The follow-up to Susan Gloss’s successful debut, Vintage,is a charming mid-western story of artists, inspiration, and how to reinvent your life with purpose and flair.
Nell Parker has a PhD in Art History, a loving husband named Josh, and a Craftsman bungalow in the charming university town of Madison, Wisconsin. But in secret, Nell’s heart is still reeling from the tragic way in which they lost the one baby they managed to conceive. Rather than pausing to grieve, she pushes harder for testing and fertility treatments, hiding the high cost from her husband. Although he’s in the dark about their mounting debt, Josh urges Nell to apply for jobs, believing his wife needs something else to focus on other than a baby that may never be.
Finding a job turns out to be difficult for an art historian. . . until Nell sees the ad seeking a director for a new nonprofit called the Mansion Hill Artists’ Colony. The colony is the brainchild of the late, unconventional society dame Betsy Barrett, who left behind her vast fortune and a killer collection of modern art to establish an artist-in-residency program to be run out of her lakeside mansion. The executor of Betsy’s estate simply hands Nell a set of house keys and wishes her luck, leaving her to manage the mansion and the eccentric personalities of the artists who live there on her own.
Soon one of the artists, a young metal sculptor named Odin, is keeping the other residents awake with his late-night welding projects. Nell is pretty sure that Annie, a dreadlocked granny known for her avant garde performance pieces, is dealing drugs out of the basement “studio.” Meanwhile Paige, an art student from the university, takes up residence in the third-floor turret, experimenting with new printing and design techniques, as well as leading a string of bad boyfriends upstairs when she stumbles home late at night.
Despite all the drama, Nell finds something akin to a family among the members of the creative community that she’s brought together. And when her attraction to Odin begins to heat up, Nell is forced to decide what will bring her greater joy–the creative, inspired world she’s created, or the familiar but increasingly fragile one of her marriage.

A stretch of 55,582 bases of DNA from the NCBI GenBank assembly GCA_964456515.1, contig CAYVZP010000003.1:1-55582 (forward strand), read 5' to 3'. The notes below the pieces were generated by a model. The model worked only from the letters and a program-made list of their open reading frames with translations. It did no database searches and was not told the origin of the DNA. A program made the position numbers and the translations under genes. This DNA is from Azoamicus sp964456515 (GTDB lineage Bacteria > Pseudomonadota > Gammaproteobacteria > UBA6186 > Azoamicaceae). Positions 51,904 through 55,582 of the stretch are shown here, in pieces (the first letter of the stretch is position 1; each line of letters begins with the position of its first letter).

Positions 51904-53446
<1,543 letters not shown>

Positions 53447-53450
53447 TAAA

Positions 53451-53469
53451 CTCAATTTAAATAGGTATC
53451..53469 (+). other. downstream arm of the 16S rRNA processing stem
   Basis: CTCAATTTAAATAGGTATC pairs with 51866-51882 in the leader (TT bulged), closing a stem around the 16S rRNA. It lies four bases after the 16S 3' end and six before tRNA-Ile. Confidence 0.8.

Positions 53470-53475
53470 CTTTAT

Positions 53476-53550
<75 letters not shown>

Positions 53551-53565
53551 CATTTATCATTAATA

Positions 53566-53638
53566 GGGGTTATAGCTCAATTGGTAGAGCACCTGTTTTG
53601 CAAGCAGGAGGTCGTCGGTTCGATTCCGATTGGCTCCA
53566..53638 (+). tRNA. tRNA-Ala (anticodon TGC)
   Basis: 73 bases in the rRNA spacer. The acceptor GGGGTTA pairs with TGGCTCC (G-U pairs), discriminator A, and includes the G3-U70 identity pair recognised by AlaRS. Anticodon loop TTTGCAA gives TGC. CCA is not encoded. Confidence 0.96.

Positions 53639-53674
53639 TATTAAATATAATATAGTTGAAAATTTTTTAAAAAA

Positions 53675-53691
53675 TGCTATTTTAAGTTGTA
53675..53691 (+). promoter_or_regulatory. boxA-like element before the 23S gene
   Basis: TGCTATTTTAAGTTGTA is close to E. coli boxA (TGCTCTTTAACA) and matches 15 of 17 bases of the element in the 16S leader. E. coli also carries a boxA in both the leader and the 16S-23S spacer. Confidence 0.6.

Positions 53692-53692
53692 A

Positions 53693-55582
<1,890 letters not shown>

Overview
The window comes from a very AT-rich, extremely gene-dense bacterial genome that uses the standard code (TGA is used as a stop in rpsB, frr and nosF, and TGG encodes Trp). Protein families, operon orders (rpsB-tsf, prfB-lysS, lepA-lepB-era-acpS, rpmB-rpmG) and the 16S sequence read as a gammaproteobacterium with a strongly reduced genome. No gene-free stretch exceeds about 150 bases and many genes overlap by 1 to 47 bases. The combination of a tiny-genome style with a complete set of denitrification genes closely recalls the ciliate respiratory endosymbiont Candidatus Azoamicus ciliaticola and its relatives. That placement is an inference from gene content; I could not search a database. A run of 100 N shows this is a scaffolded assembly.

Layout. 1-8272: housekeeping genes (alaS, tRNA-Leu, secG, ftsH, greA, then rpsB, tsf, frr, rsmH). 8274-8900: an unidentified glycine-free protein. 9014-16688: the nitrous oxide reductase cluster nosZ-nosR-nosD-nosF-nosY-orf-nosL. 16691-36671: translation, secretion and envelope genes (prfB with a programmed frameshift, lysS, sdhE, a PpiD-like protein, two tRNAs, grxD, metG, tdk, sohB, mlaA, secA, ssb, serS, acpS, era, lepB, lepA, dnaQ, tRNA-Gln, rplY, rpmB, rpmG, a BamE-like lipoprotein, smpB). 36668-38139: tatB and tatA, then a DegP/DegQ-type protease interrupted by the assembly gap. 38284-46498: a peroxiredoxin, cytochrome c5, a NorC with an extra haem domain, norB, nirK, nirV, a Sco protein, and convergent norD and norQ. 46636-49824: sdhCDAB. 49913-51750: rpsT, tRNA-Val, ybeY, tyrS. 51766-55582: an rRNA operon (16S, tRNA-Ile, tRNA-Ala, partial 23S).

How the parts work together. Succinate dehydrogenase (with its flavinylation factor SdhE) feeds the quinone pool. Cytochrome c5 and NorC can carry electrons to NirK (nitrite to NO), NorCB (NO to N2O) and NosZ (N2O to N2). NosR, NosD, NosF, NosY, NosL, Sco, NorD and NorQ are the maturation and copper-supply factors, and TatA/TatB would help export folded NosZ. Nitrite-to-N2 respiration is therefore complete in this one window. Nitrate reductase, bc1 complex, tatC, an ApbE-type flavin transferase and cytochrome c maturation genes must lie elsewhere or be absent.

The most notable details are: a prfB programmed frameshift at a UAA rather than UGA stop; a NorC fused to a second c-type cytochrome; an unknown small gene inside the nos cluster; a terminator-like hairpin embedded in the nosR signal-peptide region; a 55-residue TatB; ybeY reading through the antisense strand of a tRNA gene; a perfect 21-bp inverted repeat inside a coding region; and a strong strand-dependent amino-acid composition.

Nell has struggled for years to get pregnant. This has left her drained and in deep debt, which she has kept hidden from her husband. When her last chance to become pregnant fails, Nell decides it is time to focus on something else. She takes a job as Director of Mansion Hill Artist’s Colony. This turns out to be a little more challenging than she expected.
I love the eccentric characters in this read. Paige is working on different painting techniques. She is also a little promiscuous, introverted and attached to her phone. Odin is a metal sculptor. He is very kind but he has an attraction to Nell. Then there is Annie. She is documenting the opioid crisis by photographing addicts. She is offering the addicts a little something on the side. All these artists together under one roof creates a unique environment for all involved.
I also enjoyed learning about the works of art scattered throughout the mansion. Betsy, the founder of the colony, amassed a large amount of eclectic art work. The author did a fabulous job weaving the history of these works into this story.
This uncommon mix of characters and this mansion as a backdrop really creates a delicious story. Get your copy today!
I received this novel from Tall Poppy Authors for a honest review.